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First Five Minutes: How Tutorials Make or Break Your Social Game
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First Five Minutes: How Tutorials Make or Break Your Social Game


April 21, 2010 Article Start Page 1 of 4 Next
 

[In this in-depth Gamasutra feature, Digital Chocolate (Safari Kingdom, Nanotowns) lead social designer Aki Jarvinen discusses the complexities of attracting social gamers with little patience -- and still teaching them to play your game both effectively and appealingly.]

Introduction: Tutorials and the Freemium business model

As the freemium business model is becoming de facto standard in social games, the key design features factoring into acquiring and retaining players are shifting. Developers can no longer trust that their players will make the effort of learning the ropes of their game through a set of challenges, just because they have spent tens of dollars to get the game at their hands.

Because players of social games do not fork out money to have the chance to try out a game, their time is of precious quantity. Therefore developers need to catch and hold their attention both through viral spread and gameplay itself. The core mechanics and social benefits of the game need to be sold to the players in a matter of minutes. Otherwise, they might never come back.

This of course is not entirely new, as we are familiar with tutorials from a variety of games. Gameplay tutorials have come in various forms, ranging from HUD walkthroughs to quests that showcase the world and mechanics of the game.

Furthermore, free playable demos are marketing material that function not only as teasers, but also as tutorials.

What is then particular to the importance of tutorials in social games? One answer lies in the spontaneous nature of Facebook as a distribution platform: With the constant flow of friend updates, news items, and so on, an online social network is not inherently captivating to the degree that even a Flash game portal is.

Yet it is an environment based around social proof: our tendency to see an action as more appropriate when others are doing it. If someone I regard a friend with whom I share values, opinions, or other social factors is playing this game, maybe I should try it too. A tutorial is the bite-sized dose of play that I can invest my time into, and in the best possible case, it might even turn out to be worthwhile in terms of fun.

The goal of this article is to give an overview of social game tutorials, and identify general structural principles for their design. I will look at tutorial design from the perspectives of user interface (UI) design, play experience, funnel analysis, and service design. The observations are based on analyzing tutorials of social games, research for my forthcoming book on social games, and my work on the design of the tutorials of social games, such as Safari Kingdom.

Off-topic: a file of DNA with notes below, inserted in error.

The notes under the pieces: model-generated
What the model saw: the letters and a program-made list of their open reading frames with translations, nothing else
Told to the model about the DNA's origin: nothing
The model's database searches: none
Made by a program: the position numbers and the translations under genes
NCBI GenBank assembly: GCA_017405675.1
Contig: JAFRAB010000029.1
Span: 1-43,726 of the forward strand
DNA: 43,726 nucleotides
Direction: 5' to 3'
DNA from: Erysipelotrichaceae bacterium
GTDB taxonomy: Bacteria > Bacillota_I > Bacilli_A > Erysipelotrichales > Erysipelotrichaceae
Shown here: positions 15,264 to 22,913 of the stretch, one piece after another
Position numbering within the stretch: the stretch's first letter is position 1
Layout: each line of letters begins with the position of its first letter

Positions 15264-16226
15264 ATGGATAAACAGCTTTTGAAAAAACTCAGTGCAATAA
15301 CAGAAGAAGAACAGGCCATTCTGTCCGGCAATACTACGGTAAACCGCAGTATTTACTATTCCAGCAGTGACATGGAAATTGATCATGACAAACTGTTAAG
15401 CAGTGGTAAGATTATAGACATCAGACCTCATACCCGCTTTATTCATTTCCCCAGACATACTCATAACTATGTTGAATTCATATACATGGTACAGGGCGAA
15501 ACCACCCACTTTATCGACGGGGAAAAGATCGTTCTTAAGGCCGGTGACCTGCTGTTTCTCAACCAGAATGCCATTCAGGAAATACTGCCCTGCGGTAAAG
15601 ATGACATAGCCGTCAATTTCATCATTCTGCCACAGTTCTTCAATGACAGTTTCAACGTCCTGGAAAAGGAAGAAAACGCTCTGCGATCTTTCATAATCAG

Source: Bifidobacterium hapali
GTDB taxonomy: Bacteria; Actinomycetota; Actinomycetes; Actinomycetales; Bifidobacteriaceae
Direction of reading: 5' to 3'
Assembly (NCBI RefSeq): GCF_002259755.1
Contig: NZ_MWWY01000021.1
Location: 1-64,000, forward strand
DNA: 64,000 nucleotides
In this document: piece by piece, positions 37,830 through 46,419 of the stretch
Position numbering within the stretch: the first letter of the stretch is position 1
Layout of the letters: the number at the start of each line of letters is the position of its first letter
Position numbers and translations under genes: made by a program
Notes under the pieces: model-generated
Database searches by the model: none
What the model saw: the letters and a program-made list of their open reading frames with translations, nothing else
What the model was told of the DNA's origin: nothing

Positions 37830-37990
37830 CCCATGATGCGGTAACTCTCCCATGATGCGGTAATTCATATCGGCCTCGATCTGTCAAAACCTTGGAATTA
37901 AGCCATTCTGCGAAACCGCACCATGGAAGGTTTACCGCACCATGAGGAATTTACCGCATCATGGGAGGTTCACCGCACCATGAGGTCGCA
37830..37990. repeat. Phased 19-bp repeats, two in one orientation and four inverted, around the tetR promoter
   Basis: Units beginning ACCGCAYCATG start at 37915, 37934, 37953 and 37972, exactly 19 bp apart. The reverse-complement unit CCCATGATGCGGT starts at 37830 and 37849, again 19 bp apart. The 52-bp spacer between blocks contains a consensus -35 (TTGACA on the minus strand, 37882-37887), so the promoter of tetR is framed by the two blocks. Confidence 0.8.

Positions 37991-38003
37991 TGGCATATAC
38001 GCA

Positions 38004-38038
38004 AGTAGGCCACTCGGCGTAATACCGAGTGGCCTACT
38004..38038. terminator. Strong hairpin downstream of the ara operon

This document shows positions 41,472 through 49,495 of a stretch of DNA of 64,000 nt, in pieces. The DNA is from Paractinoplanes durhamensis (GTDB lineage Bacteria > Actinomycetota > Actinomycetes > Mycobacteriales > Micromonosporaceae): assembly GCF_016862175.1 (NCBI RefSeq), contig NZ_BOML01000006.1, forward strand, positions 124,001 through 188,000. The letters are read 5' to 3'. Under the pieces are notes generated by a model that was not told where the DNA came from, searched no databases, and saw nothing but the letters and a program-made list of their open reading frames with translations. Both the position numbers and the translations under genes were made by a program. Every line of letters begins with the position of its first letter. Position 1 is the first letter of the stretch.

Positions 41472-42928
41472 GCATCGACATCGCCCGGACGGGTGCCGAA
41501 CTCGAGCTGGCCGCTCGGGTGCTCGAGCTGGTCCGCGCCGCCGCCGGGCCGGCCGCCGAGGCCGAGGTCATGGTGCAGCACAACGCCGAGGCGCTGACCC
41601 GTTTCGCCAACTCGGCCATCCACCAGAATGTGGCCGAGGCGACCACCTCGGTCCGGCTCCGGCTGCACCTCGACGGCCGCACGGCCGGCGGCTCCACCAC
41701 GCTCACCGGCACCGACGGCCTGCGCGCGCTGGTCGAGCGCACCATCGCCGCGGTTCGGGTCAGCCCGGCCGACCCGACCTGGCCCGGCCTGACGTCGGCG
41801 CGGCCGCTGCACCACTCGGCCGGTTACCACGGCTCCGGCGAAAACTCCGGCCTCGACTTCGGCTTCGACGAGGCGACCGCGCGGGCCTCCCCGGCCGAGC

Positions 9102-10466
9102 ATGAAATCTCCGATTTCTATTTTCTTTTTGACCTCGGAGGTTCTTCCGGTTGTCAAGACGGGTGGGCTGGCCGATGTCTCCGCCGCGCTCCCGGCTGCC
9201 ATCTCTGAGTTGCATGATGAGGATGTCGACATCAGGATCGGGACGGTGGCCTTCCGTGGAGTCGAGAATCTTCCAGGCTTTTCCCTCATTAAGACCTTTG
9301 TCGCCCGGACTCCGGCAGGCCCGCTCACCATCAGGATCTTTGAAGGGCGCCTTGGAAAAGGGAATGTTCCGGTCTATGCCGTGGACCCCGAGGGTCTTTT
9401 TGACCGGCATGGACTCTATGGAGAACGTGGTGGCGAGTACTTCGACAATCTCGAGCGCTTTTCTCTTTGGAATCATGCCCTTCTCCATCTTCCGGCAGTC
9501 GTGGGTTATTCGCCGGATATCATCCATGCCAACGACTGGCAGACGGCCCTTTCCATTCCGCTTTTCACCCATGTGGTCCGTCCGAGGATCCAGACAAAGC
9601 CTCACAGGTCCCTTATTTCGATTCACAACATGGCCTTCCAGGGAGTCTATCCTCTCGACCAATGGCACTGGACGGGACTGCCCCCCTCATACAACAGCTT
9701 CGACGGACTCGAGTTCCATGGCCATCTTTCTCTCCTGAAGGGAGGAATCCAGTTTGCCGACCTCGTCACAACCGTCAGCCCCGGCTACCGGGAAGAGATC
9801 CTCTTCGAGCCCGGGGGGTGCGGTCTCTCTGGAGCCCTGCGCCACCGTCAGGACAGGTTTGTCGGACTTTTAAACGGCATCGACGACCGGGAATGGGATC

Tutorials as entry points to the user interface

Introducing a tutorial is a way to facilitate overcoming the familiar cold-start problem of a social game: Often a literally empty grid and possibly empty friends list. The image below shows our game Safari Kingdom. A number of user interface indicators communicate its core mechanics, enticing players into executing them. Some players might get on with this, by pure exploration, but for those regarding themselves as non-gamers, a tutorial is in place.


Kick-starting the empty farming grid in Safari Kingdom

In fact, the image depicts the end state of completing the tutorial, rather than the starting point of launching the application within Facebook. Later we will take a look at a number of popular Facebook games, and how they orchestrate similar core game mechanics into a tutorial sequence.

In their book Designing Social Interfaces, Christian Crumlish and Erin Malone write about "onboarding", i.e. the process which helps people to get started and oriented with a web site. Much of their points are valid in social game development as well: When a Facebook user follows a link to the game, he is essentially taken a leap of faith, and needs to be guided by hand to get on board with the game -- something especially relevant for non-gamers.

The notion of onboarding originates from human resource management. Crumlish and Malone identify three key steps in onboarding: accommodate, assimilate, and accelerate. In terms of games, accommodation is about giving the necessary tools to the player, i.e. the necessary game mechanics and resources to start with.

Assimilation gains a specific meaning from the context of the social network: It accounts for assimilation into the progress of one's friends playing the game, and the benefits from playing parallel to your friends. Acceleration then is about getting the player to engage with the game's full feature set and its possibilities.


Article Start Page 1 of 4 Next

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